Dear Kosher Spirit,
1. Can I make kiddush on raisin wine?
2. Does it need to be mevushal if non-Jews are present?
Rabbinic Coordinator Rabbi Sholom Ber Lepkivker responds:
In times of great need, notably in the Russian gulags and concentration camps, many men of stature made raisin wine in order to fulfill the mitzvah of Arba Kosos. Raisin wine, aka “straw wine” (because of the way the grapes are traditionally dried), is an ancient method of winemaking dating back to pre-Roman times. The raisins are soaked in water and fermented to become wine. The wine has an extra sweet taste due to the highly concentrated sugar present in raisins.
Raisin wine can be used to make kiddush if it meets the following conditions:
1. The raisins must have some moisture in them at the time of the wine production, otherwise it does not require the brocha of borei pri hagafen and cannot be used for kiddush.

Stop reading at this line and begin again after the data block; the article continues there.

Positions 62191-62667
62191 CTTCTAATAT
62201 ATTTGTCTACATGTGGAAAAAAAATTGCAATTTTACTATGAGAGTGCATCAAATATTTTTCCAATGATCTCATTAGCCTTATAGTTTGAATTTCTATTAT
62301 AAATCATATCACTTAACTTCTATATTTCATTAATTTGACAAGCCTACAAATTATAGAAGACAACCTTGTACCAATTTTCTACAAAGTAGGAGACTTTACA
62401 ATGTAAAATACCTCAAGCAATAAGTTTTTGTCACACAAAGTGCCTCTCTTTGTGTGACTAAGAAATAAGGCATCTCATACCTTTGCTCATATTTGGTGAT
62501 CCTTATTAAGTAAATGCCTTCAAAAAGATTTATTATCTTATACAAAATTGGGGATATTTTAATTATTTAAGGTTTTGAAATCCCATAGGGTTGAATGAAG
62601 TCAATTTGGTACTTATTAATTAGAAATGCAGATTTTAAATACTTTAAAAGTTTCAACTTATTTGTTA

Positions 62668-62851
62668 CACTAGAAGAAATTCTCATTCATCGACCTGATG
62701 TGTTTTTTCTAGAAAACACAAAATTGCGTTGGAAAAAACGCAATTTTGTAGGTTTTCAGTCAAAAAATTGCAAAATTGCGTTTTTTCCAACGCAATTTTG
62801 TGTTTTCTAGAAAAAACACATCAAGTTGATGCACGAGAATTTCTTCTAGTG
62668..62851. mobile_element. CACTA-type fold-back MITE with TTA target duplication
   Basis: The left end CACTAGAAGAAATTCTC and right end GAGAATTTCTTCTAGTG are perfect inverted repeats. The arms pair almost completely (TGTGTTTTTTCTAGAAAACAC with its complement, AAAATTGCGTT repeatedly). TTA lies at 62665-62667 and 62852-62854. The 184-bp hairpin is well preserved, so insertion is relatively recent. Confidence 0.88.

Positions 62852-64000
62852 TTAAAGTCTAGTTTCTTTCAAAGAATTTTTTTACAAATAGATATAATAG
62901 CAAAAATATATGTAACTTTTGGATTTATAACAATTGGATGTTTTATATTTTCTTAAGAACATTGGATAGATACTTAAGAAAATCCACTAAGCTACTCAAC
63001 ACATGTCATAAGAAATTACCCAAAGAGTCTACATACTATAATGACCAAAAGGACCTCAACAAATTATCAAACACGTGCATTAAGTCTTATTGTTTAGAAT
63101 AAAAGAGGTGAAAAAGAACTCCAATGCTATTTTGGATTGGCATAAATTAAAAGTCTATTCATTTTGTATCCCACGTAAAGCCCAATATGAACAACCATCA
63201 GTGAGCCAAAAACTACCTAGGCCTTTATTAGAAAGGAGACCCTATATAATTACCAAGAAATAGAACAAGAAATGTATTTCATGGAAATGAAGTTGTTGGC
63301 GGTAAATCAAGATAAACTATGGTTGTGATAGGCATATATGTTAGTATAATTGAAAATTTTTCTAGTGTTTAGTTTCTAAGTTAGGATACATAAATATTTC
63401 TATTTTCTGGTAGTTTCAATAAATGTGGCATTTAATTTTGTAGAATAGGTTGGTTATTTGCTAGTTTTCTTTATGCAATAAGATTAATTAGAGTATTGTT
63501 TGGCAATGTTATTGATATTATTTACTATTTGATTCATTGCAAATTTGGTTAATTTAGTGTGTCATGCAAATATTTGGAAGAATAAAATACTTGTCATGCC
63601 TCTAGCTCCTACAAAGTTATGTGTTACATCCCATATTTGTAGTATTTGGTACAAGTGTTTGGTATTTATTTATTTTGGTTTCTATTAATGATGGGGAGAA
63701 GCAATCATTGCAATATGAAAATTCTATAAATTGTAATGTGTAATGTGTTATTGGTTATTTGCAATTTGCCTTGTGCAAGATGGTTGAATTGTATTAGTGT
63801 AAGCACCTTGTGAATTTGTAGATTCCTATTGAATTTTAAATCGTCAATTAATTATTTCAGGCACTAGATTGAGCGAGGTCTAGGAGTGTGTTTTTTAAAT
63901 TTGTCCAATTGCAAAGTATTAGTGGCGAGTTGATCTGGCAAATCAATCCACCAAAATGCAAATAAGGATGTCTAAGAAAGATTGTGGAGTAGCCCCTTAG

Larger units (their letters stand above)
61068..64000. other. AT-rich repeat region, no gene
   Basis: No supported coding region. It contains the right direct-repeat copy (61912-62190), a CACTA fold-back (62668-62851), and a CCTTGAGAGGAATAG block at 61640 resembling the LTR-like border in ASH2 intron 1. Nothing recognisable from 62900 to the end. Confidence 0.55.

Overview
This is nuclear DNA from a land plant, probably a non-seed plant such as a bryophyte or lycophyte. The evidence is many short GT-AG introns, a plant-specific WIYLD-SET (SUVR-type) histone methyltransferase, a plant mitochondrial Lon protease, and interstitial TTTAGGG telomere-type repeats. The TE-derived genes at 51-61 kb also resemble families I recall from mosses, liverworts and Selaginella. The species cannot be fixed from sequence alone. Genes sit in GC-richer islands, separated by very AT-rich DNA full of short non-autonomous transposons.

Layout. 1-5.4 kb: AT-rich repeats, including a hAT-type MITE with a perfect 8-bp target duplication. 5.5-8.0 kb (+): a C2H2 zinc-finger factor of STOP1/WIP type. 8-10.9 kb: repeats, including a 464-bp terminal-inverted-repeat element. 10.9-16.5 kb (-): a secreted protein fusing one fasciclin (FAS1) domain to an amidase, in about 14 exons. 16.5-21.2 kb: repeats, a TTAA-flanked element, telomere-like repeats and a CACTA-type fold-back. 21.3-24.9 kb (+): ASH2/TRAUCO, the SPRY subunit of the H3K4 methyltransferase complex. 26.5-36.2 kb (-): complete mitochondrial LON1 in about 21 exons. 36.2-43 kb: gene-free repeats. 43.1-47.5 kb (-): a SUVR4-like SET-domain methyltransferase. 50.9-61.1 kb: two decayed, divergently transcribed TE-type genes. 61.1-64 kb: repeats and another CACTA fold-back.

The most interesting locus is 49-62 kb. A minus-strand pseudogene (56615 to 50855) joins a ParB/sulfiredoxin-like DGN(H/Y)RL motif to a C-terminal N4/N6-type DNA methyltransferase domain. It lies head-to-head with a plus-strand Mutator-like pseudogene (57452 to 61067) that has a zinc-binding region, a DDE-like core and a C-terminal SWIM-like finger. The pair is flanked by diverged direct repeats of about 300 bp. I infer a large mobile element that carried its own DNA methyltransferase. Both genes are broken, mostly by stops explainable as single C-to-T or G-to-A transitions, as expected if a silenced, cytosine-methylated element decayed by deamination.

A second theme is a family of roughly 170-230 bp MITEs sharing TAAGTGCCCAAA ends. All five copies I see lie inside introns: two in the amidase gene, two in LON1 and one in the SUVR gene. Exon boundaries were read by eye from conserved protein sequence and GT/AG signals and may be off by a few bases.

2. There must be a minimum ratio of slightly more than one part raisins to six parts water. There is an debate regarding how to calculate the ratio (prior to fermentation, before the raisins were added to the water, or after the water bloated the raisins). There is also an opinion that one has to calculate the ratio using the liquid extracted from the raisins, rather than the actual whole fruit. The latter position is the best way to calculate, but calculating using the actual raisins is acceptable if necessary.
3. The raisins must be kept in the water for at least three days.
The Mishna Berurah states that while raisin wine is permissible, due to the halachic complexities mentioned above it is better to use traditional grape wine.
Kosher raisin wine can be used for the Arba Kosos on Passover, but a reliable kosher for Passover certification is a must. In addition, the Shulchan Oruch considers raisin wine to be equivalent to grape wine with respect to yayin nesach and, therefore, one would need mevushal raisin wine if non-Jews or non-Shomer Shabbos Jews are present. It is explained that raisin wine originates from grapes, so it has the same halachic considerations as grape wine.